in recent years. Between the conference, advocacy round tables and other
efforts, the council might have been spread too thin.
Daulaire readily admits there was some miscalculation while he ran the show, but
he says that comes with the territory.
"Any organization that is going to succeed is going to misfire," he says, "but
you have to learn and adjust quickly."
Jeffrey Sturchio, who succeeded Daulaire at the council and left in August 2011,
and members of GHC's board of directors did not respond to interview requests
for this article.
GHC, for its part, has pointed to the general shift from a "broad-based health
agenda" toward disease-specific approaches as a reason for its shutdown.
"The fundamental shifts in the health landscape have led the Board to revisit
the relevance of the organization and determine that the Council's current
operating model is no longer sustainable," the press release on its imminent
Higman, who joined GHC in 2007, acknowledges the council might not have done
enough to adapt over the years.
"Organizations can get locked into their own way of doing things," she says. "To
some extent, that happened with the council."
But perhaps the biggest question in the aftermath of GHC's announcement is what
if anything will bring the community together like the council did. At this
stage, the answer is elusive. Everyone consulted for this article was either
unsure which group would assume this responsibility or suggested that a new
group or a coalition needs to form.
"It is not always easy to see the value of membership organizations until they
are gone," says David Olson, who was the director of policy communications at
the council until last August.
Jack Chow, a U.S. ambassador on global AIDS during the Bush administration,
suggests a group like GBCHealth or Friends of the Global Fight Against AIDS,
Tuberculosis and Malaria might be in a good position to fill a broader convener
The American Public Health Association's international health section is also a
contender. Just one day after the council's announcement, there was discussion
on the APHA IH listserver about obtaining GHC's membership list, according to
Kate Tulenko, deputy director of CapacityPlus.
It's a decent option, but APHA is a different beast, Tulenko notes.
"One of the main challenges is that GHC had positioned itself as a global
organization (hence the change form National Council on Internal Health to
Global Health Council) whereas the APHA is obviously American," she says.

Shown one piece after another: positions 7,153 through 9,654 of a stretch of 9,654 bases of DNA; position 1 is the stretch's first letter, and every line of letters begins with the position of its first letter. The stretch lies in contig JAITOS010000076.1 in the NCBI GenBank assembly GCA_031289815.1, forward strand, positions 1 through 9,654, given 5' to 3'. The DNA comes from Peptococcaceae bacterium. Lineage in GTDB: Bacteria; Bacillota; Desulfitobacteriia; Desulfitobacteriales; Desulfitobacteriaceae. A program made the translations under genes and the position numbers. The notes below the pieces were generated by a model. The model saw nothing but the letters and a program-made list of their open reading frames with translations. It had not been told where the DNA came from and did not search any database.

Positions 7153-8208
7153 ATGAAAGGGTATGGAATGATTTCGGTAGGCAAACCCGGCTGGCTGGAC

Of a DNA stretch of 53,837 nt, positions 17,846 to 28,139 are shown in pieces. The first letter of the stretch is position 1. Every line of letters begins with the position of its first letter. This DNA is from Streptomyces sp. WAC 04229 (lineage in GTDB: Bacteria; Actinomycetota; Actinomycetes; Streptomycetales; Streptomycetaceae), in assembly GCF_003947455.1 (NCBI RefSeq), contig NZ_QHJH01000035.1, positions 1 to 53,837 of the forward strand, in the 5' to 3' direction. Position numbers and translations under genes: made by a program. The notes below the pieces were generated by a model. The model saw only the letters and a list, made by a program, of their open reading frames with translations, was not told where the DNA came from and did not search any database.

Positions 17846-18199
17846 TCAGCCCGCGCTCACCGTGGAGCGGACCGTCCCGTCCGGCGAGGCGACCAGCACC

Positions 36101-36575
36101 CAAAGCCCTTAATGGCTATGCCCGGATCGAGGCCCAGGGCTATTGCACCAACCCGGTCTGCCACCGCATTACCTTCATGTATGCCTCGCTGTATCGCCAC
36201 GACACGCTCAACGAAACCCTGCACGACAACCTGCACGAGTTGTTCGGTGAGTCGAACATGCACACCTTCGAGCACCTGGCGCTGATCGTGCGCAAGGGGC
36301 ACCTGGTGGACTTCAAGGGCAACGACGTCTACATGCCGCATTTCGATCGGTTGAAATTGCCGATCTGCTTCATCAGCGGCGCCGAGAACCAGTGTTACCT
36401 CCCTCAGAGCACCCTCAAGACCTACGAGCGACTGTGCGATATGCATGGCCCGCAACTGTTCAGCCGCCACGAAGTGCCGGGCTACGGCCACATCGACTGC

While that may still be a reasonable fit for some of GHC's members, the fate of
the council's individual members is perhaps even murkier.
"There is a great need for a place to mentor young global health specialists,
especially those who may find themselves in institutions not wholly devoted to
global health," Tulenko says, adding that she encountered "wonderful" members
when she first joined GHC as a young medical student in 1994.
Higman said the council is "looking at some possible things and trying to figure
out which organizations might be willing to pick up certain components of the
council," but would not name which groups have been approached.
Jaclyn Schiff is a Washington-based correspondent for Devex. Her focus is on
global health and professional development. Jaclyn is also the managing editor
of the Brazen Careerist's blog, and she has written for the U.N. Dispatch,
allAfrica.com, CBSNews.com, National Public Radio, PBS MediaShift and other news
sources. She is the founder of MediaSchiff, which provides real-time social
media services for events and conferences.
Bayer challenges Nexavar generic license order in India
(Reuters) - Drugmaker Bayer said on Saturday it had challenged an Indian patents
office order that allowed domestic rival Natco Pharma to sell a cheap generic
version of the German firm's liver and kidney cancer drug Nexavar in India.
In March, the patents office stripped Bayer of its exclusive rights to sell
Nexavar, saying most Indians could not afford it.
It told Natco Pharma to sell the generic drug significantly more cheaply and pay
Bayer a 6 percent royalty on sales.
Bayer said it had appealed against the ruling. "We will rigorously continue to
defend our intellectual property rights, which are a prerequisite for bringing
innovative medicines to patients," a company spokesman said.
India's decision on Nexavar was seen as a precedent that could extend to other
treatments, including modern HIV/AIDS drugs, in a major blow to global
Separately, Bayer is suing another Indian drugmaker, Cipla, (CIPL.NS) for patent